A Blog by the Editor of The Middle East Journal

Putting Middle Eastern Events in Cultural and Historical Context

Tuesday, March 10, 2015

Belated Centenary: March 8, 1915: Nusret Lays Her Mines

Nusret (all photos Wikipedia)
I'm two days late in marking another World War I centennial event over the weekend: on March 8, 1915, the little Turkish minelayer Nusret  surreptitiously laid the minefield that would deter the Allied fleet from running the Dardanelles 10 days later, forcing the decision to land troops at Gallipoli, with ultimately disastrous results. I posted about the feat last year and quote from that post:

As daring as it seems, the Ottomans took it seriously. The US Ambassador to the Porte, Henry Morgenthau, recorded that archives and critical documents were being crated up to be moved deeper into Anatolia. (Note that just a few years later, the capital was moved to Ankara.) The Ottoman forts were nearly out of ammunition, the minefields were largely cleared, and there seemed to be little standing between the Allied flotilla and the Golden Horn.
The Allied Flotilla in the Dardanelles, 1915
Except for the little minelayer that could. Nusret would become a legend in Turkish naval history. Only 40.2 meters (131 feet) from stem to stern,she was no match for the battleships in the Allied flotilla.

And it's said that the 26 mines she carried were the last mines available to the Turkish Navy.

Line No 11 is Nusret's Minefield
On March 8 (a month and a half before ANZAC Day), Nusret slipped down the Dardanelles by night into areas controlled by the Allied fleet, and laid those 26 mines close inshore in Eren Köy Bay on the Asian side where she hoped the Allied minesweepers wouldn't find them. It's said that at the end of her mission her captain died of a heart attack from the stress.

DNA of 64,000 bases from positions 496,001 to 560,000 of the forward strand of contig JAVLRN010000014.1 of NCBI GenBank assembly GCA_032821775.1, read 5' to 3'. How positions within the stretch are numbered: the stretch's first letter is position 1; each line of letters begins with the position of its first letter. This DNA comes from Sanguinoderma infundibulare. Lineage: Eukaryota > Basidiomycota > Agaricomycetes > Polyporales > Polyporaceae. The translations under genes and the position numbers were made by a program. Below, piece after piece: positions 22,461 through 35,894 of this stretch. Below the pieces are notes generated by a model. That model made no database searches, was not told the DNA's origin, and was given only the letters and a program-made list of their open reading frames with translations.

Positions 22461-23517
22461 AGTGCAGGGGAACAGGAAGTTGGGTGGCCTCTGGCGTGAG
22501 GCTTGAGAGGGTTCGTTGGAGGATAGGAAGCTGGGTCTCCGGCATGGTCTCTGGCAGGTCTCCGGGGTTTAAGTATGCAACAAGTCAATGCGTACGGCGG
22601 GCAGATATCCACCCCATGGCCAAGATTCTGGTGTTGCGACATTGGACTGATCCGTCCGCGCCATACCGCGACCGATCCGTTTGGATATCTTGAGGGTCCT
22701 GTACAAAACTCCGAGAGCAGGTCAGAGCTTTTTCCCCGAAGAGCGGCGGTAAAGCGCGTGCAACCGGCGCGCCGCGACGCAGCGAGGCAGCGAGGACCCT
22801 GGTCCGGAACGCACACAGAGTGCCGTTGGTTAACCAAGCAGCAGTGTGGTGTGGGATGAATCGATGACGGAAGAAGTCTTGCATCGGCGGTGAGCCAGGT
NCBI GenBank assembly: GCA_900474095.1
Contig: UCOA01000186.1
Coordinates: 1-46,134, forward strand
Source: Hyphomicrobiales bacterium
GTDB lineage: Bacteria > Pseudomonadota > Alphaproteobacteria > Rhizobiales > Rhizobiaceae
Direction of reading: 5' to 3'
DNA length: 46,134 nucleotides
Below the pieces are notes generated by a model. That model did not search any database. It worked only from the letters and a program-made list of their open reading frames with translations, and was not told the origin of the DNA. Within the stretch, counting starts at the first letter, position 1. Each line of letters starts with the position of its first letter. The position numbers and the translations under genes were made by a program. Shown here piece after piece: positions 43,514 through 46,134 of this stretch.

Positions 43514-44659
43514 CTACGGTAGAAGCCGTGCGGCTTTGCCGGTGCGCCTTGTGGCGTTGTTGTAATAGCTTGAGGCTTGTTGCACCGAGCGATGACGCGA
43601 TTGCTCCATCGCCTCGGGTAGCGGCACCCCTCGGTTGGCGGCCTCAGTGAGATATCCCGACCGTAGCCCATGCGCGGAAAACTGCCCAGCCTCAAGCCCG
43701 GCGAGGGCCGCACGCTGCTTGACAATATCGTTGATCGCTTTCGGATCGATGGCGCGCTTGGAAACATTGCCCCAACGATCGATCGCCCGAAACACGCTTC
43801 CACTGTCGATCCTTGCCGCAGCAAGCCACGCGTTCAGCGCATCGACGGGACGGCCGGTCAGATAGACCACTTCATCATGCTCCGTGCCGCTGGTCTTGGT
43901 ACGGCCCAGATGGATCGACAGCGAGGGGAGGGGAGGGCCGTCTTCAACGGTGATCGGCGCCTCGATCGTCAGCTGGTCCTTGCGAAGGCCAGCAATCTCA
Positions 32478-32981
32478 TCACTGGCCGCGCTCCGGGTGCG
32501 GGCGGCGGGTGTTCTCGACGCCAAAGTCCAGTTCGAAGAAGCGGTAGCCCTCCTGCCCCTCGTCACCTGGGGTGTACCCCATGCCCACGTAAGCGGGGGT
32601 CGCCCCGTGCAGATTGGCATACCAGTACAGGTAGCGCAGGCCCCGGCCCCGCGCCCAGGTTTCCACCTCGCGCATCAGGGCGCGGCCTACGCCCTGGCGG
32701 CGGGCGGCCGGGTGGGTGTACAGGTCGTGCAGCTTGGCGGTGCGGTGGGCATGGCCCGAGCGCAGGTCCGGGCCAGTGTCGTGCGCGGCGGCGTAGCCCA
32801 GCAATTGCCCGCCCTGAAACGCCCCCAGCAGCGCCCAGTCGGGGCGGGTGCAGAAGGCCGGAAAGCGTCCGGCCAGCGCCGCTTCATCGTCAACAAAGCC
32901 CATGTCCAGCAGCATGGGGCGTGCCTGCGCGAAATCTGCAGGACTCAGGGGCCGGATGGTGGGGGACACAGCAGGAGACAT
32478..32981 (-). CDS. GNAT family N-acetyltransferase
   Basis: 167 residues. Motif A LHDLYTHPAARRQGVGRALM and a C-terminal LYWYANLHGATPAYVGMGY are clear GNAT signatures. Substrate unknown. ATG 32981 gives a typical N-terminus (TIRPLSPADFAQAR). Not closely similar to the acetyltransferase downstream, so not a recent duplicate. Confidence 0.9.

Nusret's mines remained undetected. On March 18, the mines and shore batteries sank one British and one French battleship and a British battle cruiser and crippled others. The attempt to force the straits with ships alone was abandoned. By the time the landing force arrived in late April, the Turkish defenses were much strengthened.

As I concluded in that previous post:
As for little Nusret, whose 26 mines sank three men of war and arguably saved the Ottoman Empire for another three years, not to mention derailed Winston Churchill's political rise for some time, she stayed in service for years, spent some time at the bottom of the sea but was later raised; as she was much remodeled through the years. a better sense of what she looked like in 1915 is provided by this modern reconstruction at a museum in Çannakale:

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